|Semester and Year||FA 2012|
|Time||6:20 PM - 9:00 PM|
Open to advanced undergraduates with permission of the instructor (email@example.com).
This course begins with the controversial premise that persuasion and propaganda are a necessary part of modern politics. With this approach we reject the simple project of critique and condemnation of propaganda and set for ourselves the far more difficult task of rethinking how one might create methods of mass persuasion that build democracy instead of undermining it and facilitate political discussion instead of closing it down. We begin by exploring the history of rhetoric and persuasion, and defining what we mean by propaganda. Next, we will study classic examples of propaganda produced by advertising agencies and totalitarian states. Then, as an extended case study, we will explore how photographs, speeches, architecture, murals, guidebooks and even material projects of the New Deal in the United States might suggest an alternative model of propaganda. Finally, we will use what we have learned to sketch out a set of principles for democratic mass persuasion. Authors, artists, and sites we will look at include Plato, Aristotle, Susan Sontag, Stuart Ewen, Walter Lippmann, Lizabeth Cohen, Michael Denning, Michael Schudson, Lawrence Levine, Alan Trachtenberg, Leni Riefenstahl, Joseph Goebbels, Edward Bernays, Lewis Hine, Dorothea Lange, Pare Lorentz, Woody Guthrie, Franklin Delano Roosevelt, the Timberline Lodge, Bonneville Dam, and Coit Tower.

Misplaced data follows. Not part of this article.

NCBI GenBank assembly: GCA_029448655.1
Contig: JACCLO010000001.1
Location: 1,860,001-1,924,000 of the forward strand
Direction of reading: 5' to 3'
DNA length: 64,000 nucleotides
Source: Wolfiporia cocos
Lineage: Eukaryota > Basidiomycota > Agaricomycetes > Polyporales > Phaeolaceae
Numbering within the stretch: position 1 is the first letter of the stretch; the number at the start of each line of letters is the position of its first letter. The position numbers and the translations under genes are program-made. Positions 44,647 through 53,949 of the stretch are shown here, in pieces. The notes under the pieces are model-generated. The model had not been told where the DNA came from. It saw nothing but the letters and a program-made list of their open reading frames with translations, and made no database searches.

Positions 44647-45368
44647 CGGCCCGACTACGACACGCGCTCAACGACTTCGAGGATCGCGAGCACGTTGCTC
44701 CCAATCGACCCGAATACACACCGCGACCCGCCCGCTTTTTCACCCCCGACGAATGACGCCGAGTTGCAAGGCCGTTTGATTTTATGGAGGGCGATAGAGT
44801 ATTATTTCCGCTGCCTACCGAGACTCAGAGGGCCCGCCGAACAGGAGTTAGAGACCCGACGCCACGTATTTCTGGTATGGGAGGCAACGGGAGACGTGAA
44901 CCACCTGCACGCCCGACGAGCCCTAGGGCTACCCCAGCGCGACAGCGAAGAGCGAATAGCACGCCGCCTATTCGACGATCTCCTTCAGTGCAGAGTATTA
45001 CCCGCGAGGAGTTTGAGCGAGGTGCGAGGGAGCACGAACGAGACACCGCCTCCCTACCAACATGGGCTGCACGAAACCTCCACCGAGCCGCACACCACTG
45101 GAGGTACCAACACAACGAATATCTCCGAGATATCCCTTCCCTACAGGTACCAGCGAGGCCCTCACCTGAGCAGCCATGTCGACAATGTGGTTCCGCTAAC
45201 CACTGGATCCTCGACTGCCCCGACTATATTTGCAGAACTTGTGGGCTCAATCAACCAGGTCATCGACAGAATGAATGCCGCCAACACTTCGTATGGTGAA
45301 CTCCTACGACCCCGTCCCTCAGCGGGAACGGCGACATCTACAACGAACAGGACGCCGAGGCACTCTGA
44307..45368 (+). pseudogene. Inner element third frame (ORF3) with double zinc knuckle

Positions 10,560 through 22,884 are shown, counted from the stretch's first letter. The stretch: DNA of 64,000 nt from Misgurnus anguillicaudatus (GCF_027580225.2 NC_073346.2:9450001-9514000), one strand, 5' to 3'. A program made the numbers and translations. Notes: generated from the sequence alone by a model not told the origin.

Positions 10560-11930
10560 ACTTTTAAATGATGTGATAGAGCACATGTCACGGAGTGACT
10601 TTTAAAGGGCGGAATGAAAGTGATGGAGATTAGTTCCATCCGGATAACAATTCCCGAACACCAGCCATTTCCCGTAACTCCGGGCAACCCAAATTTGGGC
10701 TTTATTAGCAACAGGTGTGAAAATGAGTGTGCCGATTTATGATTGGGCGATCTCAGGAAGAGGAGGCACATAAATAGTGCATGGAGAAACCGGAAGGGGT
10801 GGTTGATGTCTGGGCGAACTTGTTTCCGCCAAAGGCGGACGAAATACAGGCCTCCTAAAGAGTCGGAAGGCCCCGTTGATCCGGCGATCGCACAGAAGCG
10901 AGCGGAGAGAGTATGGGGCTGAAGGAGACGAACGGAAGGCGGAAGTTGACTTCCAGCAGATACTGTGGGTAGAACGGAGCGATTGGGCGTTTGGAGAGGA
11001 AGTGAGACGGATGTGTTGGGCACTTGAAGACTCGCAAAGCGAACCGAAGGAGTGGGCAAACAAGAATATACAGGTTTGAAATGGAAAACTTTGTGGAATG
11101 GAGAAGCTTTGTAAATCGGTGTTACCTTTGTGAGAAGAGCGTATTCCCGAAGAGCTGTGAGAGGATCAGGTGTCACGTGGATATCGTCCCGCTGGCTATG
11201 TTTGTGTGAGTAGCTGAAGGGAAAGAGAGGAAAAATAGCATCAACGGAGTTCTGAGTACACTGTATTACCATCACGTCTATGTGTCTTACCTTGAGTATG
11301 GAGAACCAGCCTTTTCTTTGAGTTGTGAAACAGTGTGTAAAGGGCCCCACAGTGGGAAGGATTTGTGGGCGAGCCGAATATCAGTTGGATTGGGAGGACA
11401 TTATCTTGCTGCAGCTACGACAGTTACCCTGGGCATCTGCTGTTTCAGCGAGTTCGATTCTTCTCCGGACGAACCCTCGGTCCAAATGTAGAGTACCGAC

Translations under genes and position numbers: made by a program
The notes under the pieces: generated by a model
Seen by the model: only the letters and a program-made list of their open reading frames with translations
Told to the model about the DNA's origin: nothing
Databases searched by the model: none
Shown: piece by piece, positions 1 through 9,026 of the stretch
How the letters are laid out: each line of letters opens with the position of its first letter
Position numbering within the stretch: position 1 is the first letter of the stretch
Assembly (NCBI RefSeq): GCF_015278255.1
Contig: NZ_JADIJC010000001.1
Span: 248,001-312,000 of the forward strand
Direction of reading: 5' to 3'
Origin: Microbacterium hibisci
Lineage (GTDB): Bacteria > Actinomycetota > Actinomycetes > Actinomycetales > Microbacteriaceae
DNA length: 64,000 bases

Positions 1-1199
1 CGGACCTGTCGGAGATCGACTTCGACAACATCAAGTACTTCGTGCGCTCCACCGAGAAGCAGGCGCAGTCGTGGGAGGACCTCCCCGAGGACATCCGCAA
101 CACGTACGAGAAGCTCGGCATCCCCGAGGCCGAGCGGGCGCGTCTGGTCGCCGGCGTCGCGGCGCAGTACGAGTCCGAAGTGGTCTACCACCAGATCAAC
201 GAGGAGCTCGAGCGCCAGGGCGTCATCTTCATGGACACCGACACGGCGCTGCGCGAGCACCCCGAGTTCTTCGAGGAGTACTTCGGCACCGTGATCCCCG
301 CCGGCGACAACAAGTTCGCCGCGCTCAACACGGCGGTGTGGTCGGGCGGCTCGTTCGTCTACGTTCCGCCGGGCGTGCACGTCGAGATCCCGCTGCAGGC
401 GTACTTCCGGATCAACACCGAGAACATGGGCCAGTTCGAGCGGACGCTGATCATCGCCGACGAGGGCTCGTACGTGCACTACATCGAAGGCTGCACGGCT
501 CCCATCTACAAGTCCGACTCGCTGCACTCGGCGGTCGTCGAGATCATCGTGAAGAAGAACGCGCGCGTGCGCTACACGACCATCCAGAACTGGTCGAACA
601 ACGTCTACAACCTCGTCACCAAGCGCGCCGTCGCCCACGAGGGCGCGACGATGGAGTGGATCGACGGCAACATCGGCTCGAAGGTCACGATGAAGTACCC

Graduate Electives (ELEC-GG)